Simon recently returned from a trip to Budapest with our friend Rob.  They had lots of good things to say about the city and Simon raved at length about the goulasch.  Naturally, I wanted to taste it too, so we decided to try our hands it.  Simon had also brought back some Hungarian treats for me to try including some cheese and a bottle of Hungarian pinot noir.

We set out on online to look for an ‘authentic’ goulasch recipe and came upon Chili & Vanilla, a Hungarian food blog, with some excellent tips and a recipe to make goulasch.  We made a few adaptations based on some other recipes.  Sure enough the meat was as tender as can be and the sauce was rich and flavourful. It was the perfect remedy to yet another cold, wet day in Heidelberg.

As Chili & Vanilla says, the real key to this recipe is the onions.  Don’t hold back.  The onions are everything in this recipe.  Also, please make a big pot of this, because you will really want the leftovers (trust, me here, you will NEED the leftovers; it is so damn good).

Hungarian Goulasch (serves four, but double it if you can)

adapted from Chili & Vanilla

  • 1 kg of cubed beef
  • 3-4 big onions, finely chopped (do not hold back here)
  • a few cloves of garlic, minced
  • 4 heaping Tbsp. of Hungarian paprika (use good quality and not the hot kind – we used rose paprika)
  • 1 tsp. caraway seeds
  • salt and pepper
  • 2 chopped red bell peppers
  • 1/2 cup of liquid (we used a mix of good quality beef broth and red wine)
  • boiled potatoes, egg noodles or spatzle to serve with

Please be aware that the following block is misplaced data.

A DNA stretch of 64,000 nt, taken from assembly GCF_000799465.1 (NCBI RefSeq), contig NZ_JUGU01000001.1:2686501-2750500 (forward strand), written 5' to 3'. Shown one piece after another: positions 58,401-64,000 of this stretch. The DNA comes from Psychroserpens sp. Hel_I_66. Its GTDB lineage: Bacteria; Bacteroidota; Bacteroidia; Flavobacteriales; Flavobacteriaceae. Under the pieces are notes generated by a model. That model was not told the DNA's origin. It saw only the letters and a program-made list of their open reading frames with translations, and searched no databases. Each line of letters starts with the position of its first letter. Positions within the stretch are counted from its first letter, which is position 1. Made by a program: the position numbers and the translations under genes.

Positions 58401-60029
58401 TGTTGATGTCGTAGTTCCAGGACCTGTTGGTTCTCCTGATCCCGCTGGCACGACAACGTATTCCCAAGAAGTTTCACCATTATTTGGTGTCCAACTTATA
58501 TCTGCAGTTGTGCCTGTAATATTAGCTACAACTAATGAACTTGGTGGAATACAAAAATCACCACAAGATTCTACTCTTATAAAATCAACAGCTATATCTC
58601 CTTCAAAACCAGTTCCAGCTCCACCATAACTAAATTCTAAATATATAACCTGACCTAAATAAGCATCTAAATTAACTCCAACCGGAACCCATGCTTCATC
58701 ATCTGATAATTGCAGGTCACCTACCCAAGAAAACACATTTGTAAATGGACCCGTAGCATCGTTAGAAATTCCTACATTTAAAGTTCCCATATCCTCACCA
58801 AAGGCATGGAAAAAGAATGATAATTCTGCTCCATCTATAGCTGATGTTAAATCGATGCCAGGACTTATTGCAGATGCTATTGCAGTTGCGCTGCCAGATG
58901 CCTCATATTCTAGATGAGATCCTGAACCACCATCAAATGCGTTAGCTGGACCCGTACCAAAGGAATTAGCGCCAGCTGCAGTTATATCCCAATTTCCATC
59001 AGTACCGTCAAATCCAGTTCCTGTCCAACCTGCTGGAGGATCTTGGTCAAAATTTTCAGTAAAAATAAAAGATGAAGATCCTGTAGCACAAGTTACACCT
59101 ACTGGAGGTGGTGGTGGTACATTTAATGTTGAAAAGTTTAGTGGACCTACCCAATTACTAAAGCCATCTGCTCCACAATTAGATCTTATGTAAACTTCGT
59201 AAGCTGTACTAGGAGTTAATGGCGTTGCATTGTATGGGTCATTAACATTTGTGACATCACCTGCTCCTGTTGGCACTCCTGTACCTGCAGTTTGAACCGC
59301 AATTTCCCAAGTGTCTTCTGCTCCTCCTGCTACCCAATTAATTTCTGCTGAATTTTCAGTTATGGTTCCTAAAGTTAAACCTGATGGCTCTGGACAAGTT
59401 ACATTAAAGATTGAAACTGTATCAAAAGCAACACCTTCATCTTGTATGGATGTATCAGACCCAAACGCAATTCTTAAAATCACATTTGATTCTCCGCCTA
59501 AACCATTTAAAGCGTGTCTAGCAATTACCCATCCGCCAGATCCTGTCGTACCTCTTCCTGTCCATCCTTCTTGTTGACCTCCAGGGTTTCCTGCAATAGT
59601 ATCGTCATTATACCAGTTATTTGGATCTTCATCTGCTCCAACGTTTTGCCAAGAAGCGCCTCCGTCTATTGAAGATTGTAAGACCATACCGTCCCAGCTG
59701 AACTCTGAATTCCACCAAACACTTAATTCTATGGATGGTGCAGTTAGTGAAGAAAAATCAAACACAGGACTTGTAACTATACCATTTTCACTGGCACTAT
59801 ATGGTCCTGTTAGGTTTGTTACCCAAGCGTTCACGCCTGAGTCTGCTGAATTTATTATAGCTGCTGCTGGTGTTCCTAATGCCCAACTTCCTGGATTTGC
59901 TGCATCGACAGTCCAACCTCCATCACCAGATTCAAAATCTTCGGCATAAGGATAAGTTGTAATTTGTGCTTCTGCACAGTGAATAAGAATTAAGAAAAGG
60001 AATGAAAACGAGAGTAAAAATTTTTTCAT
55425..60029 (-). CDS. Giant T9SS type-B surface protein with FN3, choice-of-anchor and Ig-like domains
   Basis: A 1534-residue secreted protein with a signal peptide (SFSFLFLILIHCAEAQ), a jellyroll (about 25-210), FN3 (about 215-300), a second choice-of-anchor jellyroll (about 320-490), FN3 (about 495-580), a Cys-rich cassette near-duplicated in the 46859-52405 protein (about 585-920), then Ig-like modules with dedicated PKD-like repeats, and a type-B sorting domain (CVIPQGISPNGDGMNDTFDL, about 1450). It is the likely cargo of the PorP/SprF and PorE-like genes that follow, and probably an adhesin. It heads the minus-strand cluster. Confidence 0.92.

Heat some oil in a large pot and slowly cook the onions and garlic until they are translucent.  It will be a lot of onions, so I recommend finding a friend to chop them.

Stir in the paprika so the onions are well coated.  It will seem like a lot of paprika, but you need it.  Stir in the meat and make sure they are well coated with onion mix.  Now stir in the caraway, salt and pepper and bell peppers.  Add the liquid until you can just see it creeping to the top of the meat.  You only need it to prevent burning at the bottom of the pot and you can always add more later.  Now it will look like this.

Put the lid on the pot and set it to low heat and let it cook away for an hour and a half.  It is hard to wait, but we amused ourselves playing Bananograms, my favourite game.

For the last 15 minutes of cooking take the lid off and let some of the liquid boil off.  Now it will look like this.  Are you hungry yet?

Prepare your noodles or potatoes and serve with a full-bodied glass of red wine.  Egészségedre!